The FSA defines food fraud as being committed when “food is deliberately placed on the market, for financial gain, with the intention of deceiving the consumer”.
This may take the form of selling products unfit for human consumption, such as those of unknown origin or which are past their sell-by-date; or misrepresenting food in some way, for example by substituting cheaper alternatives or making misleading statements about its source.
The consumer watchdog Which? claims that the fraudulent food market in the UK has been estimated to be worth £7 billion a year – which accounts for around 10 per cent of the entire market.
But the FSA says that it “does not believe that there is a significant problem in the UK” and is quoted by Which? as saying that the above figures are “speculative”. A spokesperson told FoodNavigator.com that research by the Food Fraud Task Force, an independent committee set up by the FSA to investigate the measures taken to investigate food fraud, showed that the problem is “not widespread”.
However, the indications are that the problem of food fraud may well get worse. The spokesperson told FoodNavigator.com that the credit crunch could lead to a rise in cases.
FoodNavigator.com was told that there was no particular catalyst which inspired the hotline’s creation, but that the FSA is always looking at new ways of doing things, and that it is hopeful the new service will lead to an increase in reports and help to reduce incidents.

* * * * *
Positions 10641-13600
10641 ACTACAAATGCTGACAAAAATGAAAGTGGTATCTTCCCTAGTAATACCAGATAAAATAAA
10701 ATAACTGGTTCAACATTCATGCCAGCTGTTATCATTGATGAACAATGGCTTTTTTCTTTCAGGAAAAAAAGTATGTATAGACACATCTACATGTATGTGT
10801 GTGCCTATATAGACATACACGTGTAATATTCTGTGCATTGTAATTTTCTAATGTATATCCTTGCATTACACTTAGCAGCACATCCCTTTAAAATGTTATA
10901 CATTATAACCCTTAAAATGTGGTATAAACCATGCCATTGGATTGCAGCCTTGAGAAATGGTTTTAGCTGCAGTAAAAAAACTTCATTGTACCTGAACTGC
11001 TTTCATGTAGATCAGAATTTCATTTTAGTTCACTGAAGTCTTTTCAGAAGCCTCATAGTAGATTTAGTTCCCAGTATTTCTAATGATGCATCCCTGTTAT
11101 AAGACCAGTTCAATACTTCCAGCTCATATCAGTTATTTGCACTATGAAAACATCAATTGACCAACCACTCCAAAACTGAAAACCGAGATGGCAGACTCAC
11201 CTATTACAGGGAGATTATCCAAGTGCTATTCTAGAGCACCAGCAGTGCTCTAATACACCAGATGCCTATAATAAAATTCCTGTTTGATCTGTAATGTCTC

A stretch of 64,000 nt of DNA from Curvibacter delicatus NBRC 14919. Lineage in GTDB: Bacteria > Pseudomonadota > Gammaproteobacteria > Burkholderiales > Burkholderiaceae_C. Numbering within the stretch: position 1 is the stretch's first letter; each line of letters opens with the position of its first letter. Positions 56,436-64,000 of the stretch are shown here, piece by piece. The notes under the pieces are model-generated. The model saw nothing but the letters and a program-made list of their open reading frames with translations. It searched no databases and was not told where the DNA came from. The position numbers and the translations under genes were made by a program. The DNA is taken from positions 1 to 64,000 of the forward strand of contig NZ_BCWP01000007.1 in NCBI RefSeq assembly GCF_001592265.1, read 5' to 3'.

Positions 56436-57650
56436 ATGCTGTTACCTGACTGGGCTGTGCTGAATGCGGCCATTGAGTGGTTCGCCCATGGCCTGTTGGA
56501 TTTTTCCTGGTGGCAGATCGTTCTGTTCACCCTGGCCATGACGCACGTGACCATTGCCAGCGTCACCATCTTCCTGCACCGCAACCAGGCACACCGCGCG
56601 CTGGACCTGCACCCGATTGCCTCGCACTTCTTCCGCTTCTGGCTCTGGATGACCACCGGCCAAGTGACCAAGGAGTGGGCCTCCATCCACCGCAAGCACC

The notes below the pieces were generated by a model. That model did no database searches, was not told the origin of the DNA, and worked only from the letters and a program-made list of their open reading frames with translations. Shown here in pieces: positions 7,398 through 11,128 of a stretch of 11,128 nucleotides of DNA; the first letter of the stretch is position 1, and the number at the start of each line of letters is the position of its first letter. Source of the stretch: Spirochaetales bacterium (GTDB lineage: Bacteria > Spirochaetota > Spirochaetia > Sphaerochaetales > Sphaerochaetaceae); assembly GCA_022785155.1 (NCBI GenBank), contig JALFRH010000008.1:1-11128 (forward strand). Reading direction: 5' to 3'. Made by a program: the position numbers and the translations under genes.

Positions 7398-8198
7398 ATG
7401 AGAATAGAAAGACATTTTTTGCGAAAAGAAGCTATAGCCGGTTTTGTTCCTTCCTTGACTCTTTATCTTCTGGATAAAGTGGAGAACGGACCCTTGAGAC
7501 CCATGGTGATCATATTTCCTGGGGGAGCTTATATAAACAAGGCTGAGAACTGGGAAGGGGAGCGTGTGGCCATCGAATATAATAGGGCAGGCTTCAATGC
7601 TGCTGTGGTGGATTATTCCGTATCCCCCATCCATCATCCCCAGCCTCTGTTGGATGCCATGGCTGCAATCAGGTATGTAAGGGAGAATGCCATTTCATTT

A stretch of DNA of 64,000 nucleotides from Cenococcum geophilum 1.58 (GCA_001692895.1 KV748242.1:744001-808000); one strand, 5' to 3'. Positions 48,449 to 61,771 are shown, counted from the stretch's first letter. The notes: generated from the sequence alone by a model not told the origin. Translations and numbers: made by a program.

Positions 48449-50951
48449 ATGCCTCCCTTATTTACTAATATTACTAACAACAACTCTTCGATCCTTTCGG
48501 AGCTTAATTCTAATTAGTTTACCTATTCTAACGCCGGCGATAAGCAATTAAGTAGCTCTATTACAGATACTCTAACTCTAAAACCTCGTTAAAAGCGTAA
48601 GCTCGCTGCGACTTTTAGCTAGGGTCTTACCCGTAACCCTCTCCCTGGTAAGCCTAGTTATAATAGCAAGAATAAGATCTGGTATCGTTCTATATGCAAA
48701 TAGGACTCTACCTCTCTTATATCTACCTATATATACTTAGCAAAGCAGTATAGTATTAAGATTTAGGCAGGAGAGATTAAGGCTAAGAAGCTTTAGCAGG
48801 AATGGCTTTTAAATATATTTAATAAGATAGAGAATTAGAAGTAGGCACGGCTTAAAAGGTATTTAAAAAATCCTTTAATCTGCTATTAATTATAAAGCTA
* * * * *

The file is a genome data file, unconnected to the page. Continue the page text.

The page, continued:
The new system is designed to make the reporting of incidents a quick, straightforward process.
It is hoped that the hotline will improve the agency’s ability to help local authorities in investigating cases of food fraud.
The hotline, +44 (0)20 7276 8527, is unstaffed. Any callers who wish to report a case of known or suspected food fraud are put through to an answerphone where they can leave details.
The answerphone will be checked “regularly”, according to the FSA.
The agency promises that all calls are treated “in the strictest confidence” but it encourages callers to the number to leave their contact details in order to facilitate verification and further investigation of reports.
The FSA offers other channels through which people can report food fraud. It offers a food fraud-specific email address and has previously encouraged people to contact it through one of its general phone numbers.
However, this is the first time it has offered a dedicated food fraud number.
The agency also maintains a national food fraud database, set up in 2006, which is used to identify recurring patterns of fraudulent activity.
In 2005, the UK newspaper The Observer reported an investigation which revealed that some producers were passing non-organic food off as organic, which led to a number of prosecutions.
DNA testing performed by scientists at the University of Bangor, commissioned by the FSA in 2002, showed that only 54 per cent of bags labelled as basmati rice contained purely that product. 46 per cent were diluted with inferior products, some by up to 60 per cent.
And in 2000 a gang of meat fraudsters received combined sentences of 18 years after an investigation known as ‘Operation Fox’ revealed that condemned poultry meat was being introduced back into the human food chain through simple changes to paperwork as part of a large-scale fraud that had been going on since the early 1970s.